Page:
Curragh officials remain hopeful that Guineas weekend will go ahead

Contingencies are being put in place as forecast is for more rain to hit racecourse

Jessica Harrington could become the first woman to train a 2,000 Guineas winner with Lady Vega. Photograph: Ryan Byrne/Inpho

Jessica Harrington could become the first woman to train a 2,000 Guineas winner with Lady Vega. Photograph: Ryan Byrne/Inpho

 

The Curragh is fighting to prevent a ‘Guineas Festival’ washout this weekend.

A 7.30 inspection on Saturday morning will determine if the centenary Tattersalls Irish 2,000 Guineas can go ahead as scheduled.

Work on repairing two waterlogged spots on the Classic mile course continued throughout Friday and track officials said they are “hopeful enough” that Saturday’s programme can get a green light.

However, a grim weather outlook later in the weekend, with up to 10mm of rainfall forecast for Sunday morning, could put that afternoon’s 1,000 Guineas card into even more doubt.

A year after the Covid-19 pandemic saw the Guineas races postponed to June, contingency plans are being readied to ensure Ireland’s first Classics of 2021 do get run off.

It is understood that should either of Saturday or Sunday’s Classic programmes have to be cancelled, they will be switched to Monday afternoon.

If both get cancelled then the option of an amalgamated Monday card featuring the three Group One races and four other Group contests will be examined.

In such a situation other races featured over the lucrative ‘Guineas Festival’ could be rescheduled or switched to other courses.

The authorities are anxious for the two Guineas and the Tattersalls Gold Cup in particular to take place as soon as possible given potential implications for the European pattern, such as the Epsom Derby and Oaks taking place within a fortnight.

“We have been removing water and we are happy with the progress we’ve made. We would be hopeful enough if we don’t get more rain than is forecast,” said the Curragh’s chief executive, Pat Keogh, on Friday.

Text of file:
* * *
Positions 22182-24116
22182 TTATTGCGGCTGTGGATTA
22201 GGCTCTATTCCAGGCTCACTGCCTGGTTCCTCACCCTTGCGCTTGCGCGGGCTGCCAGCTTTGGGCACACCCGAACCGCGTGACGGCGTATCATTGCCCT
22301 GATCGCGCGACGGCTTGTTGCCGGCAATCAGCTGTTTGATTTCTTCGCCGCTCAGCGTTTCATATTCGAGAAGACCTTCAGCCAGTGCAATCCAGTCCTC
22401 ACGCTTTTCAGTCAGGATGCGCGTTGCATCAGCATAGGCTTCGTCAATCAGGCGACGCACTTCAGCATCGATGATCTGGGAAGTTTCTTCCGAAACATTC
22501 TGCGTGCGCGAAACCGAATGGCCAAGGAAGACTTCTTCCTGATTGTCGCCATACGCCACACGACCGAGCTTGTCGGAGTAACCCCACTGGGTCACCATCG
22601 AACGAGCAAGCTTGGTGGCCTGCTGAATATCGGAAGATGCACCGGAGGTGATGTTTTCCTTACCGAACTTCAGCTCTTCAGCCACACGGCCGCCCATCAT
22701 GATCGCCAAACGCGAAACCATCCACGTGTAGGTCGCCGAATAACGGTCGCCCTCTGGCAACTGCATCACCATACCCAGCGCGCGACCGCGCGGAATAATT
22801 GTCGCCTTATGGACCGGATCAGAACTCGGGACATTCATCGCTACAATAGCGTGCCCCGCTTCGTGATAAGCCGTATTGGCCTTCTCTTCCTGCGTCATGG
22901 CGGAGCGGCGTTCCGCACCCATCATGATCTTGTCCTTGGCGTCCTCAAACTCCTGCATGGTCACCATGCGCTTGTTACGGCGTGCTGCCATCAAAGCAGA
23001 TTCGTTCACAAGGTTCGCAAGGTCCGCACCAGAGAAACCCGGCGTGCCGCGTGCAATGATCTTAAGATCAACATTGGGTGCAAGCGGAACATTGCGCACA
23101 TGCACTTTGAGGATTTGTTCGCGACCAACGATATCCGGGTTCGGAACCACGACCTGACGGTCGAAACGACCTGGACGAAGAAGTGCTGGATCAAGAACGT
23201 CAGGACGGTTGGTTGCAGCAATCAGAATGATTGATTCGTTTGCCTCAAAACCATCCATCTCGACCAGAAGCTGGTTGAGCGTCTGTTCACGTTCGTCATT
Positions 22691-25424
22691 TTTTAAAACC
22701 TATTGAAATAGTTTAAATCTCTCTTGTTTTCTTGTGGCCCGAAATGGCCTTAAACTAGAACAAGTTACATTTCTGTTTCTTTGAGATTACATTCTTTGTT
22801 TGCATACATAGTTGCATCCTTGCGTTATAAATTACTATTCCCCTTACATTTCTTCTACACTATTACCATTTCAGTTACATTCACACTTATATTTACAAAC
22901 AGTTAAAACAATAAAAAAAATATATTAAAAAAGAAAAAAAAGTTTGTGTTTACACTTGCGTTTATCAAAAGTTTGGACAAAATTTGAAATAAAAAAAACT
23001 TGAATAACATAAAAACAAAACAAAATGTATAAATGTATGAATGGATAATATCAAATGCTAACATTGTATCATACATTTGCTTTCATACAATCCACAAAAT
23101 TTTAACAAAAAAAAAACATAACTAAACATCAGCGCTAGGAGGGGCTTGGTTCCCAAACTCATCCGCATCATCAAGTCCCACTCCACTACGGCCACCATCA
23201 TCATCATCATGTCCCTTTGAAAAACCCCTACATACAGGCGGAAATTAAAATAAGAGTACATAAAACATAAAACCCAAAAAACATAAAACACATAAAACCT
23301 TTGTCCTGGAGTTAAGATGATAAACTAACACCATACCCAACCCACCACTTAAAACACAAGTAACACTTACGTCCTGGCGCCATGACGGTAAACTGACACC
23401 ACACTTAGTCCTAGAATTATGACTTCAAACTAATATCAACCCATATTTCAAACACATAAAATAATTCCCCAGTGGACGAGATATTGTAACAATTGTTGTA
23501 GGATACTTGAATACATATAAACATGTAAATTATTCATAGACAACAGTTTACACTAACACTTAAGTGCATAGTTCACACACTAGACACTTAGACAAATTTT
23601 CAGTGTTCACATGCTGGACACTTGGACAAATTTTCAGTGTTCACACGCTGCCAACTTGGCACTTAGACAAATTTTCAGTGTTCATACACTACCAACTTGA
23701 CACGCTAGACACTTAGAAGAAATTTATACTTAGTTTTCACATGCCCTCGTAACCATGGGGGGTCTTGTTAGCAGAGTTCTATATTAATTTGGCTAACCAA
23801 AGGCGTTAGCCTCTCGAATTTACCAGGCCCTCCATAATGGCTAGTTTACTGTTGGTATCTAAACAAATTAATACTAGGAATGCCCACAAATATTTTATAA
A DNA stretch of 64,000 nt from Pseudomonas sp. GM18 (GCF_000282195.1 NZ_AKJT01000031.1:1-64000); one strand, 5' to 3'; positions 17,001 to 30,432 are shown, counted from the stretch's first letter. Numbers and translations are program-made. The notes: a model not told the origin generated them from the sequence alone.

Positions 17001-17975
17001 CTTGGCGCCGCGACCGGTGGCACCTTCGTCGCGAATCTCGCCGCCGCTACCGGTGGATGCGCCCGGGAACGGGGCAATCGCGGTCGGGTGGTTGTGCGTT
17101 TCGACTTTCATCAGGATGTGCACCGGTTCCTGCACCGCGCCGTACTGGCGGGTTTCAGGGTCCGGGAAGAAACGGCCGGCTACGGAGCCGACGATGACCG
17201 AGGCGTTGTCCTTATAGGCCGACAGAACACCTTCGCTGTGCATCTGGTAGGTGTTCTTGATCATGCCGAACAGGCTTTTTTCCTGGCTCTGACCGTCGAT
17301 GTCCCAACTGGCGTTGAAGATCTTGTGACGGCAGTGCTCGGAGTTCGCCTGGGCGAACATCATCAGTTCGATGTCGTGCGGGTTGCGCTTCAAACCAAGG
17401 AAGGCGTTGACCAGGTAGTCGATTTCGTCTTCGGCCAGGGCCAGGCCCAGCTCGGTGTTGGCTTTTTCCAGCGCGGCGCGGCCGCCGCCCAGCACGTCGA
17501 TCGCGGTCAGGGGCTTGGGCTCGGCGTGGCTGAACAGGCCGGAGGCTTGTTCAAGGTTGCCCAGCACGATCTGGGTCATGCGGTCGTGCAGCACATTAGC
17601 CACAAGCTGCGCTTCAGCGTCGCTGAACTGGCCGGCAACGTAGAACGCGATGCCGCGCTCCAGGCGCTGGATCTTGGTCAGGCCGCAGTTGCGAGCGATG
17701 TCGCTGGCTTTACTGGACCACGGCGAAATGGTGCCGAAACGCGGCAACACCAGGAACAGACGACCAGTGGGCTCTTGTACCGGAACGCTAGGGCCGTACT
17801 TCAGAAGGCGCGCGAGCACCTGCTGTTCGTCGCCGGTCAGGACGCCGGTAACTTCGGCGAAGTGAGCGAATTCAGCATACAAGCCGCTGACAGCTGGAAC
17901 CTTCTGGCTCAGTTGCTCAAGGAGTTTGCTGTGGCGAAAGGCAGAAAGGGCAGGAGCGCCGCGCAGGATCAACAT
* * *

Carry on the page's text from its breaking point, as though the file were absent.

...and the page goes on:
“But we were told we would get 15mm overnight and ended up getting 35mm. There are pools all over the Curragh that I haven’t seen before. It has been a phenomenal week of rain. But everything that can be done is being done,” he added.

Even if the weather relents enough to allow racing go ahead conditions will be extreme and not surprisingly Aidan O’Brien skips Sunday’s Tattersalls Gold Cup with his top filly, Love.

It is all far from ideal ahead of a landmark 100th renewal of the 2,000 Guineas which saw final declarations on Thursday.

All the expected leading players stood their ground then although defections can’t be ruled out at the prospect of a gruelling challenge.

Jessica Harrington’s Lucky Vega continues to top ante-post betting lists for a Classic that might be run on ground more familiar to the trainer’s winter jump stars.

Harrington, who is due to begin a two-week ban on racecourse attendance on Monday for breaching Covid-19 protocols, could become the first woman to train a 2,000 Guineas winner.

Lucky Vega is set to clash again with Jim Bolger’s Poetic Flare, who won a thrilling Guineas at Newmarket where his rival was less than half a length behind him in third.

Poetic Flare subsequently failed to fire in last weekend’s French Guineas where testing ground conditions were blamed for a lacklustre sixth to St Mark’s Basilica.

Lucky Vega won the Phoenix at the Curragh as a two-year-old when there was a little ease in the ground but nothing like what faces the Guineas field.

Aidan O’Brien is pursuing a 12th win in the race and Ryan Moore’s mount Wembley has won his only race to date on soft to heavy going at Roscommon last year.

He failed to fire at Newmarket as did his two stable companions Battleground and Van Gogh on what was a fast surface.

Van Gogh mightn’t be the Ballydoyle number one but he is the sole Group One winner among them. That came in Saint-Cloud’s Criterium International last year and crucially was on a heavy surface.

Godolphin’s La Barrosa, one of two cross-channel raiders, was only fifth behind him then.

Poetic Flare’s stable companion, Mac Swiney, won the Doncaster Futurity on a bog last year and had an excuse for a sub-par return in the Derrinstown.

His stamina is assured and the same surely applies to Van Gogh whose dam Imagine landed the Irish 1,000 Guineas 20 years ago.

Her son failed to land a blow in the Newmarket Guineas but whenever the gates open on the Curragh version it looks like being a very different test.

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